In a divorce, personal property (such as furniture, furnishings, art, family photos, pets, and other general property) is treated no differently than the division of other assets. Parties to a divorce can spend a significant amount of money fighting over silverware and lamps by placing a dollar figure on each item and dealing with them as part of the general division of assets and debts. If there is a dispute over which furniture or furnishing each party wants, the personal property will usually be appraised and then the appraiser will make a list of all of the personal property and assign dollar values to everything. As divorce attorneys will advise their clients, at that point the judge will make a determination as to how everything will be divided.
Or, instead of litigating the division of personal property, a better (i.e. less expensive) way to deal with the division might just be for the parties to agree on who takes what piece of furniture/dishes/artwork, etc. There are several ways that divorce attorneys approach an equitable division of furniture and furnishings, including, but not limited to the following methods:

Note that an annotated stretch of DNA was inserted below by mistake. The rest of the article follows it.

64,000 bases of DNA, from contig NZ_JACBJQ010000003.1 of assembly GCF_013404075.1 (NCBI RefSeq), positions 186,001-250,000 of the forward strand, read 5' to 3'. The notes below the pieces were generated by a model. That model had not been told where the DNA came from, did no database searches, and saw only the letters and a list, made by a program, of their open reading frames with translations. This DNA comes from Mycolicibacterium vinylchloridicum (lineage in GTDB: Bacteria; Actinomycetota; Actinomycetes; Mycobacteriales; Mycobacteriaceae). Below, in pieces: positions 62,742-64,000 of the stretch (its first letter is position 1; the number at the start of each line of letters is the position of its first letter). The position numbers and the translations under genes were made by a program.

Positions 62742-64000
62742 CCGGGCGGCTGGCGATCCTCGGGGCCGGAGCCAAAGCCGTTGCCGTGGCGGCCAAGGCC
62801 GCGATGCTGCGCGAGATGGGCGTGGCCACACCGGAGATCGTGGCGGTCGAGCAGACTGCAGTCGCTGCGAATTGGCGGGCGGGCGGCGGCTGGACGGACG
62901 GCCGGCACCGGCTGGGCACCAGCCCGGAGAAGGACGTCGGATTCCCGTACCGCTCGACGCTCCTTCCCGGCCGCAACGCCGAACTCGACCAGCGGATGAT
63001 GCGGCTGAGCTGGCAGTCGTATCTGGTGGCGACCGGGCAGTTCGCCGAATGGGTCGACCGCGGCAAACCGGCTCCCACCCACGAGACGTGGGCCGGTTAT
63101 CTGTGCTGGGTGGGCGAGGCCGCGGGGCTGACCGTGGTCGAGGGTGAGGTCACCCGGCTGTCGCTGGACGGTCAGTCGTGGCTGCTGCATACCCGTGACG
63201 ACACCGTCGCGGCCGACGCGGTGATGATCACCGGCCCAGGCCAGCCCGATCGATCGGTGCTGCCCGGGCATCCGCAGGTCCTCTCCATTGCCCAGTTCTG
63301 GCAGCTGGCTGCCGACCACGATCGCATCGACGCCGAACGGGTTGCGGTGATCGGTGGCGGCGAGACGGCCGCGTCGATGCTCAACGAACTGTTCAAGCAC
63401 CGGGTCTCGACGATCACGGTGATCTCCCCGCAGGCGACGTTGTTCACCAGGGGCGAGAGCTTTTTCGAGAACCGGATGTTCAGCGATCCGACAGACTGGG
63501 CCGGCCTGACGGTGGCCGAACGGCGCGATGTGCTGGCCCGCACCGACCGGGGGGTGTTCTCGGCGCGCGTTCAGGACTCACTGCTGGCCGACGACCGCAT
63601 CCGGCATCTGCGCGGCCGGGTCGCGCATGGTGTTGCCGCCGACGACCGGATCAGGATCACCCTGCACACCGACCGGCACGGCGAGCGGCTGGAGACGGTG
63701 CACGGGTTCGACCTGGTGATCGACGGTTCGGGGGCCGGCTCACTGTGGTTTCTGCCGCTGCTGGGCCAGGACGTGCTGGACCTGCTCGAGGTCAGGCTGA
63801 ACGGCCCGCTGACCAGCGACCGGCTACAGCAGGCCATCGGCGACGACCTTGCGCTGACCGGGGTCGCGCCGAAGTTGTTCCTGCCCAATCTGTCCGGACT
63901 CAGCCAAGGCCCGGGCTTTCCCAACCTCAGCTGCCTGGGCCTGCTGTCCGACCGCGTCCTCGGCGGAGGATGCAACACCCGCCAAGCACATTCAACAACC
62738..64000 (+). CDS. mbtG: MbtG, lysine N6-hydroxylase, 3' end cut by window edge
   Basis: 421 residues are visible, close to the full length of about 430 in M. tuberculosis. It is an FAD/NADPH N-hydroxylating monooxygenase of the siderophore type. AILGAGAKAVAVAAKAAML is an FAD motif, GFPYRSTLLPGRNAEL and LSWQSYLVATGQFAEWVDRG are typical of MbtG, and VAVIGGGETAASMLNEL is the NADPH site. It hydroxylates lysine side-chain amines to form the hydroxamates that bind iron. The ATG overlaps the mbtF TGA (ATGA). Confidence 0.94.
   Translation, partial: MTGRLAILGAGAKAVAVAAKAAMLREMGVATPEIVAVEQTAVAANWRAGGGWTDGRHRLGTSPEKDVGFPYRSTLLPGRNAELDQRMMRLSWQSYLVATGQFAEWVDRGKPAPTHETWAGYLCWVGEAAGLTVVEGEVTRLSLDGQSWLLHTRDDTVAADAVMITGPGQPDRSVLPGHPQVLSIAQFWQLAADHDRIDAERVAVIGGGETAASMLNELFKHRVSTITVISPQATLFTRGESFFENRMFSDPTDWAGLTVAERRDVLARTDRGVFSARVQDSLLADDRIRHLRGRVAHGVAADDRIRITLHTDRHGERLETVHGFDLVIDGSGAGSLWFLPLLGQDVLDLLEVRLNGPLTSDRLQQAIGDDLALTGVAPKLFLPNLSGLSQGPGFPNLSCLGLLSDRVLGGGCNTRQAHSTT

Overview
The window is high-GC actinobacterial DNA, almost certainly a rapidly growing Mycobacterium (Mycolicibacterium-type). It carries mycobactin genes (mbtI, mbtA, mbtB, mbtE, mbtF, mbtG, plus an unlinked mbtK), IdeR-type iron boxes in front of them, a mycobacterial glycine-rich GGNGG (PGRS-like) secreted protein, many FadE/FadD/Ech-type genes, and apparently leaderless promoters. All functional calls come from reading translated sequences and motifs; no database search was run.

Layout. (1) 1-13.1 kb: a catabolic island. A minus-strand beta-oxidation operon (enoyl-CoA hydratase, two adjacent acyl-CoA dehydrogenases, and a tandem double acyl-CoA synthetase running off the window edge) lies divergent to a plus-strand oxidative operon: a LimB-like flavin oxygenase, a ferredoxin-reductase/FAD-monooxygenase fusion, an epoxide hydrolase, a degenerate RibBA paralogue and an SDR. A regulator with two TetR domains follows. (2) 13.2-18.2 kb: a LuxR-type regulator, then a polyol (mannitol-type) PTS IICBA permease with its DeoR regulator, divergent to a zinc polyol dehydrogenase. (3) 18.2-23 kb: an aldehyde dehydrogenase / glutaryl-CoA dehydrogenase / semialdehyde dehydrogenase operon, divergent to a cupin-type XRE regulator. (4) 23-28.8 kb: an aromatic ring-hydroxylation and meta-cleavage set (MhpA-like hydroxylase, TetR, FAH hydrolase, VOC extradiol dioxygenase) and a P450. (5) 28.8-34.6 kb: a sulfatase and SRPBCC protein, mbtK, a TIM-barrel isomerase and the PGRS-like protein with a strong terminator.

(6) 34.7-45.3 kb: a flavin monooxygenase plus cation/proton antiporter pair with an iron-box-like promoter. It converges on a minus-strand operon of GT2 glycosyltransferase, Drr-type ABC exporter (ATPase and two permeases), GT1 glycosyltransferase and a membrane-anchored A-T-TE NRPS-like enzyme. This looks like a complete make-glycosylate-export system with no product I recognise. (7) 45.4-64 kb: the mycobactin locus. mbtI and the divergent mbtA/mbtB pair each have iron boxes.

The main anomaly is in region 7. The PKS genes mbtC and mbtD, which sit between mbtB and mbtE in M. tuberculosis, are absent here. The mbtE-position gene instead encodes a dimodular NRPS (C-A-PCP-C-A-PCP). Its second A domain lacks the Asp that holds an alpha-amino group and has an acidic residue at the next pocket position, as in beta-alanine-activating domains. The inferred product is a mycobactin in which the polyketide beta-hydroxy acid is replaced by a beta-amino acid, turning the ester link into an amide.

- Alternate Pick Method - personal property is divided by alternating picks after the flip of a coin to determine which party to the divorce will pick first.
- Alternate Pick Method by Room - together the parties itemize everything in each room and then the parties alternate picks for the contents of the entire room.
- Sale and Split - sell everything and split the proceeds between the parties upon divorce.
- List and Choose - One person prepares two lists placing everything to be split in the divorce on one list or the other; then the other person picks which list he or she wants.
- Bidding - each person submits a sealed bid as to what they think the item is worth and then the person with the higher bid gets the item at that value (i.e. at a charge).
- Appraisal - Hire an appraiser and then divide everything based on the appraiser's values. This usually requires the use of one of the above ways to divide the property once it is valued.
Although there are a variety of methods of dividing household items in a divorce, family photos generally fall under their own category of division. Typically, the parties agree for family photos to be given to one party and the other party to have the option to make copies of all of the photos. Courts usually do not like to get into disputes over family photos since there is really no way to assign a financial value to original photos.